Could Belle in “Disney’s Beauty and the Beast” be subtextually Jewish? After all, Jews are “Am ha-Sefer” or “The People of the Book,” and Belle is a bookworm heroine.
In fact, like Yentl at the start of the Streisand film, she regularly visits her favorite place: the bookseller’s. Later, of course, the Beast will surprise Belle with the gift of his castle library, a present worth more to her than diamonds.
At the same time, it may be no accident that the late Jewish lyricist Howard Ashman (who collaborated with Tim Rice), writing to Jewish composer Alan Menken’s score, helped the playwright, Linda Woolverton, make Belle headstrong and book-smart. Ultimately – as the inspired current Wheelock Family Theatre revival richly demonstrates – “Beauty and the Beast’’ sings out a stirring celebration of inner beauty and being human.
In line with producing artistic director Linda Chin’s playbill reflections about a “shared experience,’’ director Jane Staab divides the opening exposition about the Young Prince’s misperception of the disguised enchantress – who turns him into the Beast – among a number of narrators. At the pivotal moment when he becomes human again, designer Franklin Meissner Jr. vividly highlights the changes with a brief light show that makes good use of the stained glass windows on James P. Byrne’s stunning castle set.
To her credit, Belle has no misperceptions about humanity or life. While desiring adventure, mystery, romance, happy endings, and “much more than this provincial life,’’ she remains a dutiful daughter and rejects the shallowness and abusiveness of her suitor Gaston.
By contrast, the Beast may be coarse and roar when angry, but not with a totally selfish agenda. Gradually he warms to Belle and her enlightening influence. As he appreciates the values represented by books and his own library, he delights in the story of King Arthur as she reads it to him. He eventually reclaims the inner nobility that he dishonored in mistreating the haggard older woman – the disguised enchantress – in his pre-Beast incarnation.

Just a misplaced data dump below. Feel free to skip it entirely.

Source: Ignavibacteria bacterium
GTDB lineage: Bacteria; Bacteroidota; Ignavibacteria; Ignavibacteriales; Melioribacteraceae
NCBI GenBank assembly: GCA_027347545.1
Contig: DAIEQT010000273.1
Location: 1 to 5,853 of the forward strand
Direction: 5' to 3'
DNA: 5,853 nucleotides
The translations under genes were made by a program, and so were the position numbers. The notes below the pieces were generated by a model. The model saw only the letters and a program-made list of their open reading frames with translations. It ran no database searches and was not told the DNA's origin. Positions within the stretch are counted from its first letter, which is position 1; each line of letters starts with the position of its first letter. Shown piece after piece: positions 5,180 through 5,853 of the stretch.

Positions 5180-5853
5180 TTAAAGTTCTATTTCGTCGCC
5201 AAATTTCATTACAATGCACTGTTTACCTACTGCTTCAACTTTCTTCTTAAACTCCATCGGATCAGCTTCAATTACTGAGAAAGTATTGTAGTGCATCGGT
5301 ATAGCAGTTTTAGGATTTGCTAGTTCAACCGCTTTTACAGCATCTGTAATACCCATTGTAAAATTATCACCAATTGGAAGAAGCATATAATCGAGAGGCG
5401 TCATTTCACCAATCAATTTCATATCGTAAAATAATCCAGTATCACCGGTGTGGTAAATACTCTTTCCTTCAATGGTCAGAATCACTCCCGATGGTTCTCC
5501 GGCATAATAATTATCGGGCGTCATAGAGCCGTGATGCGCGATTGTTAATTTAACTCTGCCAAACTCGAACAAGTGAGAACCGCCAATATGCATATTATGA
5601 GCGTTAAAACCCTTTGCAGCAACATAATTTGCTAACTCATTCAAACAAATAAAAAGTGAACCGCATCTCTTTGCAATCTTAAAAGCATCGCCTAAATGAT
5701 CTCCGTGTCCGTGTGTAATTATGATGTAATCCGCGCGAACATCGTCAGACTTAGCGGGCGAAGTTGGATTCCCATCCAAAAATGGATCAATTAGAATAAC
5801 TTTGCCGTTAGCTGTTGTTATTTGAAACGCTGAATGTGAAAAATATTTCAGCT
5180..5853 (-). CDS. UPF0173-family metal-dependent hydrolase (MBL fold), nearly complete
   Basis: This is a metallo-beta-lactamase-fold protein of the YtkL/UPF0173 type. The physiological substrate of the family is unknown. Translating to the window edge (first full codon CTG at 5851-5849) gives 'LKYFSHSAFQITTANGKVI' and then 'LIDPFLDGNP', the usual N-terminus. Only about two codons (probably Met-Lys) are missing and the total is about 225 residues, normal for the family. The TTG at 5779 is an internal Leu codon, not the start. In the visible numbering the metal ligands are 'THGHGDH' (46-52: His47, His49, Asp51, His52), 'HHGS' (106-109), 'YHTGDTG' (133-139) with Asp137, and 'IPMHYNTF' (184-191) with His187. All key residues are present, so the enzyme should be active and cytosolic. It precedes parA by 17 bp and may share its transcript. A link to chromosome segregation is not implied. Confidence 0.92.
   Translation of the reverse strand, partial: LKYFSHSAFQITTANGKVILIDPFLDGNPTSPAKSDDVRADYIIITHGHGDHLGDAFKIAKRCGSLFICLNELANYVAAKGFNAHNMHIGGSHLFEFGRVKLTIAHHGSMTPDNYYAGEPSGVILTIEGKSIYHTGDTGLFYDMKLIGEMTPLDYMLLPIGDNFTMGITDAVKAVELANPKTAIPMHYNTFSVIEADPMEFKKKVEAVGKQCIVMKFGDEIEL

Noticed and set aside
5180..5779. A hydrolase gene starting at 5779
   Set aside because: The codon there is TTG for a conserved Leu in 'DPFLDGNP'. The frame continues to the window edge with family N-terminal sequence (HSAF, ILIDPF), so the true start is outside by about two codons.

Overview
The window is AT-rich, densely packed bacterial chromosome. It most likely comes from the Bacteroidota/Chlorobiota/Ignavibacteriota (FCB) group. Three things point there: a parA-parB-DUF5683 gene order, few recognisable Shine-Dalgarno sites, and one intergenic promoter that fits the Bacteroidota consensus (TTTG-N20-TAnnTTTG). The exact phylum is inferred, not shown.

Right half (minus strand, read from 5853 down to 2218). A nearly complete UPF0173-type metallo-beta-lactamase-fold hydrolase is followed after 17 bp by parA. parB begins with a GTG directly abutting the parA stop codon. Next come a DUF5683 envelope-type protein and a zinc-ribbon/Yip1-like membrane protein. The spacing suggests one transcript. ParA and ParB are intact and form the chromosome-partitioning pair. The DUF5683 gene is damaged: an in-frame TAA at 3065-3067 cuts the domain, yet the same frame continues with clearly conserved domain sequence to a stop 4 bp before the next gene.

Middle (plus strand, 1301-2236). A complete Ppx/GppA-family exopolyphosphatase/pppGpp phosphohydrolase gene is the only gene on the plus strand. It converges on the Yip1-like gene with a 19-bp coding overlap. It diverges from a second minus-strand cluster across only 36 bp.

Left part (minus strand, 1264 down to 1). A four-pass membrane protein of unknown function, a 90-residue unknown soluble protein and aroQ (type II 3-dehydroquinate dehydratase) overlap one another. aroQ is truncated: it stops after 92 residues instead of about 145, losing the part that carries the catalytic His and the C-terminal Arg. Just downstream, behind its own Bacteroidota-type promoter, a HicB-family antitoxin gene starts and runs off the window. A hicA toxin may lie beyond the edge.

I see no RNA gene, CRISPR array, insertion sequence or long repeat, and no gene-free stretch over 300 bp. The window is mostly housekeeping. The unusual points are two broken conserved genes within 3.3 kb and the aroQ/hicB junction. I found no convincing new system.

Justine Icy Moral captures all of Belle’s spirit as a caring daughter and self-empowered woman, yet never underplays her vulnerability. She brings convincing feeling to “No Matter What,’’ the moving duet with her loving father Maurice, played with unassuming virtuousness by Robert Saoud.
Jared Troilo (an actor proud of his paternal Jewish ancestry) catches the Beast’s complicated inner rage and his growing satisfaction in attempting to please Belle at the dinner table and other areas of their singular courtship. His plaintive first act closing solo, “If I Can’t Love Her,’’ is both powerfully delivered and heart-wrenchingly moving.
Mark Linehan finds both the buffoonery and the brutality of Gaston, and Gary Thomas Ng displays strong slapstick talent as his adoring sidekick, Lefou.
Young audience members cheer loudly as the Beast and Belle kiss. All theatergoers should celebrate Wheelock Family Theatre’s loving revival with its uncommon attention to the values related to books.
“Disney’s Beauty and the Beast,” at the Wheelock Family Theatre, 200 The Riverway, Boston, through March 4. For ticket information, call 617-879-2300 or visit wheelockfamilytheatre.org.